loop thread aware cgroup context doesn't really help. The loop device
      only writes to a single file. In current writeback cgroup
      implementation, the file can only belong to one cgroup.
      For direct IO case, we could workaround the issue in theory. For
      example, say we assign cgroup1 5M/s BW for loop device and cgroup2
      10M/s. We can create a special cgroup for loop thread and assign at
      least 15M/s for the underlayer disk. In this way, we correctly throttle
      the two cgroups. But this is tricky to setup.
      This patch tries to address the issue. We record bio's css in loop
      command. When loop thread is handling the command, we then use the API
      provided in patch 1 to set the css for current task. The bio layer will
      use the css for new IO (from patch 3).
      Acked-by: default avatarTejun Heo <tj@kernel.org>
      Signed-off-by: default avatarShaohua Li <shli@fb.com>
      Signed-off-by: default avatarJens Axboe <axboe@kernel.dk>
  5. 06 Sep, 2017 1 commit
  6. 01 Sep, 2017 3 commits
  7. 31 Aug, 2017 4 commits
  8. 23 Aug, 2017 1 commit
  9. 15 Aug, 2017 1 commit
  10. 29 Jun, 2017 2 commits
  11. 18 Jun, 2017 1 commit
    • NeilBrown's avatar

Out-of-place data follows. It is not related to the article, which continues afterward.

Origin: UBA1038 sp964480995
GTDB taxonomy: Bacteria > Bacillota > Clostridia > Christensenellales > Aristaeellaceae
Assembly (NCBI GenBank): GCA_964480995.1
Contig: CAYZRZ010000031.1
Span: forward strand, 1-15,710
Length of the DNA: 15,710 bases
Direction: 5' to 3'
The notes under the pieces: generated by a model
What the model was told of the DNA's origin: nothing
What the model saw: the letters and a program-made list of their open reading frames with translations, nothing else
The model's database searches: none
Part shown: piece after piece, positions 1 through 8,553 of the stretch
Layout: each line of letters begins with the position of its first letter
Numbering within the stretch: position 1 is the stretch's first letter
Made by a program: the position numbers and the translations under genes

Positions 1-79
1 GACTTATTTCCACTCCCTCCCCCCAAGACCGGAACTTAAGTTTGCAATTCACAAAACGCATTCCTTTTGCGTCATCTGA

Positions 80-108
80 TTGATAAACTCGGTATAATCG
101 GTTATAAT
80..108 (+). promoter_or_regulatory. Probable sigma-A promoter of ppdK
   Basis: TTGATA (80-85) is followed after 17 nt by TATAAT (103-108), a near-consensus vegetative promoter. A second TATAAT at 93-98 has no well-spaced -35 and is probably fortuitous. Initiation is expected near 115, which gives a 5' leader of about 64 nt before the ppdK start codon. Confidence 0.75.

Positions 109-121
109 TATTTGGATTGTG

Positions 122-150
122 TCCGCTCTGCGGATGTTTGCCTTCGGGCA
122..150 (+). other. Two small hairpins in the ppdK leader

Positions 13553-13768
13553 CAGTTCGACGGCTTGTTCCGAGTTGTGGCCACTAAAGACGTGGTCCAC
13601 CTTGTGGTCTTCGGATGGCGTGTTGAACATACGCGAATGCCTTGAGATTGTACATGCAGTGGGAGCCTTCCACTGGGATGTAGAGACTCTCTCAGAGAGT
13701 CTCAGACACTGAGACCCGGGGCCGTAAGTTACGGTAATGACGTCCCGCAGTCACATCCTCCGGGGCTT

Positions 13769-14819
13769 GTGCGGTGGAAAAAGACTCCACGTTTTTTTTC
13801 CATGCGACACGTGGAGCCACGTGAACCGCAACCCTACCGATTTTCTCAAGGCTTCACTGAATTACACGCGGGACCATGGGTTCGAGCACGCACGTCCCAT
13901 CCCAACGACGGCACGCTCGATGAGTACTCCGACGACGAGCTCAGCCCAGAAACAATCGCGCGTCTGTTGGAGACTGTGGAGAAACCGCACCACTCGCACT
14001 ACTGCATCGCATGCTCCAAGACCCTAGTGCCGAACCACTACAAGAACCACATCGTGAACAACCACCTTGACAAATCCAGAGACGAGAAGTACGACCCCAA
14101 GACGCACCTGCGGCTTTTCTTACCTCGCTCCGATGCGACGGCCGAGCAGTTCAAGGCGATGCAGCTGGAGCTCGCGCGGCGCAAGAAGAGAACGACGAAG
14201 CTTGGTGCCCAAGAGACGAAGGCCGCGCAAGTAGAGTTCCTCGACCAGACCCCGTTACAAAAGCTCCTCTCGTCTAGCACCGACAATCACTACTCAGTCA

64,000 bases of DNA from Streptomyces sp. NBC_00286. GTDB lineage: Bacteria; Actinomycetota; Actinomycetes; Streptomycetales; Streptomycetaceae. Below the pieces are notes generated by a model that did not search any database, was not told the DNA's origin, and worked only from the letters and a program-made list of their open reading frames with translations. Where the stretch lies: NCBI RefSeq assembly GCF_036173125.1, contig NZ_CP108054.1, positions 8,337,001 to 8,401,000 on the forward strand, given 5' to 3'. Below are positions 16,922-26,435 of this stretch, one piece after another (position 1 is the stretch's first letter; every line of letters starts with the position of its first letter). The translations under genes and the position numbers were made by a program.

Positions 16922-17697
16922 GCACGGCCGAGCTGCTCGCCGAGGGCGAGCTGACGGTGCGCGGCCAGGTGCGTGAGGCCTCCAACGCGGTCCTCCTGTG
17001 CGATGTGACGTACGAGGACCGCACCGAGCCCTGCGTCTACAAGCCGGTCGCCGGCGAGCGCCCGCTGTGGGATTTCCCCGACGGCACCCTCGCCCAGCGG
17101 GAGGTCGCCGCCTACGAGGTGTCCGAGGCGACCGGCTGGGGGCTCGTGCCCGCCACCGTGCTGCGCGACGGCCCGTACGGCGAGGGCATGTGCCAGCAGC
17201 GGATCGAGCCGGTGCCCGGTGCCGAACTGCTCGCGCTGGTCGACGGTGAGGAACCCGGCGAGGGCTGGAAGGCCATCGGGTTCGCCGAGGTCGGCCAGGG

loop: Add PF_LESS_THROTTLE to block/loop device thread. · b2ee7d46
      NeilBrown authored
      When a filesystem is mounted from a loop device, writes are
      throttled by balance_dirty_pages() twice: once when writing
      to the filesystem and once when the loop_handle_cmd() writes
      to the backing file.  This double-throttling can trigger
      positive feedback loops that create significant delays.  The
      throttling at the lower level is seen by the upper level as
      a slow device, so it throttles extra hard.
      The PF_LESS_THROTTLE flag was created to handle exactly this
      circumstance, though with an NFS filesystem mounted from a
      local NFS server.  It reduces the throttling on the lower
      layer so that it can proceed largely unthrottled.
      To demonstrate this, create a filesystem on a loop device
      and write (e.g. with dd) several large files which combine
      to consume significantly more than the limit set by
      /proc/sys/vm/dirty_ratio or dirty_bytes.  Measure the total
      time taken.
      When I do this directly on a device (no loop device) the
      total time for several runs (mkfs, mount, write 200 files,
      umount) is fairly stable: 28-35 seconds.
      When I do this over a loop device the times are much worse
      and less stable.  52-460 seconds.  Half below 100seconds,
      half above.
      When I apply this patch, the times become stable again,
      though not as fast as the no-loop-back case: 53-72 seconds.
      There may be room for further improvement as the total overhead still
      seems too high, but this is a big improvement.
      Reviewed-by: default avatarChristoph Hellwig <hch@lst.de>
      Reviewed-by: default avatarMing Lei <tom.leiming@gmail.com>